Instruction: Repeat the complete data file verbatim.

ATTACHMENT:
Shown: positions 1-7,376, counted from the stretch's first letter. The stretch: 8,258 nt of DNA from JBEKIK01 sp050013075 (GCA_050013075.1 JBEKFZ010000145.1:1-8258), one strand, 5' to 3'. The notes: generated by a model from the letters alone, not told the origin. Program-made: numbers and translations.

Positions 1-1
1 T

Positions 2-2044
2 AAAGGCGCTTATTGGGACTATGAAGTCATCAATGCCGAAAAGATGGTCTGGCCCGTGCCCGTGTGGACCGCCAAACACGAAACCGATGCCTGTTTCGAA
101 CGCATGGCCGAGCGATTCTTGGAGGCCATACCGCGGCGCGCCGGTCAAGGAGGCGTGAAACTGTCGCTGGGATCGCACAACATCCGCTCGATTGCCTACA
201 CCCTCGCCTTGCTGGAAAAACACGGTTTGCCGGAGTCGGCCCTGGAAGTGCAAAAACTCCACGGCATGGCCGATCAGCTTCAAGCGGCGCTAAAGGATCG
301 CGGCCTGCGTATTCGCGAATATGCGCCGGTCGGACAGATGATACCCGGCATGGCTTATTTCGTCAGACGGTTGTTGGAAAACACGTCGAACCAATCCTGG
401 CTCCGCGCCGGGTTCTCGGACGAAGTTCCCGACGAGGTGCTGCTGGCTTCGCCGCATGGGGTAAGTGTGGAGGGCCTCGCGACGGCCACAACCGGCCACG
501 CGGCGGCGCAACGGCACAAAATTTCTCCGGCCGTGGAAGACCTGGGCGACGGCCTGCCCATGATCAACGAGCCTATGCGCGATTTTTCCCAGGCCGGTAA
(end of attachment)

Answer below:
Shown: positions 1-7,376, counted from the stretch's first letter. The stretch: 8,258 nt of DNA from JBEKIK01 sp050013075 (GCA_050013075.1 JBEKFZ010000145.1:1-8258), one strand, 5' to 3'. The notes: generated by a model from the letters alone, not told the origin. Program-made: numbers and translations.

Positions 1-1
1 T

Positions 2-2044
2 AAAGGCGCTTATTGGGACTATGAAGTCATCAATGCCGAAAAGATGGTCTGGCCCGTGCCCGTGTGGACCGCCAAACACGAAACCGATGCCTGTTTCGAA
101 CGCATGGCCGAGCGATTCTTGGAGGCCATACCGCGGCGCGCCGGTCAAGGAGGCGTGAAACTGTCGCTGGGATCGCACAACATCCGCTCGATTGCCTACA
201 CCCTCGCCTTGCTGGAAAAACACGGTTTGCCGGAGTCGGCCCTGGAAGTGCAAAAACTCCACGGCATGGCCGATCAGCTTCAAGCGGCGCTAAAGGATCG
301 CGGCCTGCGTATTCGCGAATATGCGCCGGTCGGACAGATGATACCCGGCATGGCTTATTTCGTCAGACGGTTGTTGGAAAACACGTCGAACCAATCCTGG
401 CTCCGCGCCGGGTTCTCGGACGAAGTTCCCGACGAGGTGCTGCTGGCTTCGCCGCATGGGGTAAGTGTGGAGGGCCTCGCGACGGCCACAACCGGCCACG
501 CGGCGGCGCAACGGCACAAAATTTCTCCGGCCGTGGAAGACCTGGGCGACGGCCTGCCCATGATCAACGAGCCTATGCGCGATTTTTCCCAGGCCGGTAA